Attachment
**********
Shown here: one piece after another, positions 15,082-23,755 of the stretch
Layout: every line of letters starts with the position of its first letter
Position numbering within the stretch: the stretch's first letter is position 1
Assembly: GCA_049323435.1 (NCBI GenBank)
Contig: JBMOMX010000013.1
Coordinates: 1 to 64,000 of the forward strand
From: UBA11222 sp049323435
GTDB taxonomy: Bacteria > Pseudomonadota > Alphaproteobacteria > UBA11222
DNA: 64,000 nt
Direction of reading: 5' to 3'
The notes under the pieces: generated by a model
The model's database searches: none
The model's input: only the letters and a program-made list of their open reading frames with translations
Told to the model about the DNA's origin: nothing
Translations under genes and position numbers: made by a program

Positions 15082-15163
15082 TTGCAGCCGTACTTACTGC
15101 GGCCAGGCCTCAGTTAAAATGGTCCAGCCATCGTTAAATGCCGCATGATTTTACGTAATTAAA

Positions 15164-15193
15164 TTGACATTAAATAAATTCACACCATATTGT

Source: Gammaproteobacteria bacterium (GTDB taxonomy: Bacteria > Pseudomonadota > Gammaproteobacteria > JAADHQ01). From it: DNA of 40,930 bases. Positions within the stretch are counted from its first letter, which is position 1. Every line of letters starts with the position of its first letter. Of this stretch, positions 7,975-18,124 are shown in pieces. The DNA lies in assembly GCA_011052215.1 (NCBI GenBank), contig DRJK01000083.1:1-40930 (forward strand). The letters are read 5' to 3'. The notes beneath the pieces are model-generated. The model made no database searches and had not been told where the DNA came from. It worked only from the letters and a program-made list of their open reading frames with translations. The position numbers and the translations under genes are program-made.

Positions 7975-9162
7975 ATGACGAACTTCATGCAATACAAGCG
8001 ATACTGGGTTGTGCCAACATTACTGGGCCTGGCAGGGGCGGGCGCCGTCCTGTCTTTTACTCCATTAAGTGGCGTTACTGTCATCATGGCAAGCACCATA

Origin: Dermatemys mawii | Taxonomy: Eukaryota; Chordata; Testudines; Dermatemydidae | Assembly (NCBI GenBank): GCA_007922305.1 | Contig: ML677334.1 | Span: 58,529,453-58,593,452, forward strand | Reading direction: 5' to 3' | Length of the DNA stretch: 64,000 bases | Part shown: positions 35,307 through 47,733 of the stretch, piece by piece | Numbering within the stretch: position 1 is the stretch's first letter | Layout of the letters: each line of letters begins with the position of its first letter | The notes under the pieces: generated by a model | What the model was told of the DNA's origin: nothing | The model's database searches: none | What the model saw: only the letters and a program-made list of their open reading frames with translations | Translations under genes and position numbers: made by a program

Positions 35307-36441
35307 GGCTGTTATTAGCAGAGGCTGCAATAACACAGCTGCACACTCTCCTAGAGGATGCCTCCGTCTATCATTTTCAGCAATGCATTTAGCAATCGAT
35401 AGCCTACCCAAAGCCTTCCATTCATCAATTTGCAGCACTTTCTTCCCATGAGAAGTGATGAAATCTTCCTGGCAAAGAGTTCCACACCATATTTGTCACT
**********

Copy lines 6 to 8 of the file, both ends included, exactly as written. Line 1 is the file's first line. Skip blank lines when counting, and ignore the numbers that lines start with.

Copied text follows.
Coordinates: 1 to 64,000 of the forward strand
From: UBA11222 sp049323435
GTDB taxonomy: Bacteria > Pseudomonadota > Alphaproteobacteria > UBA11222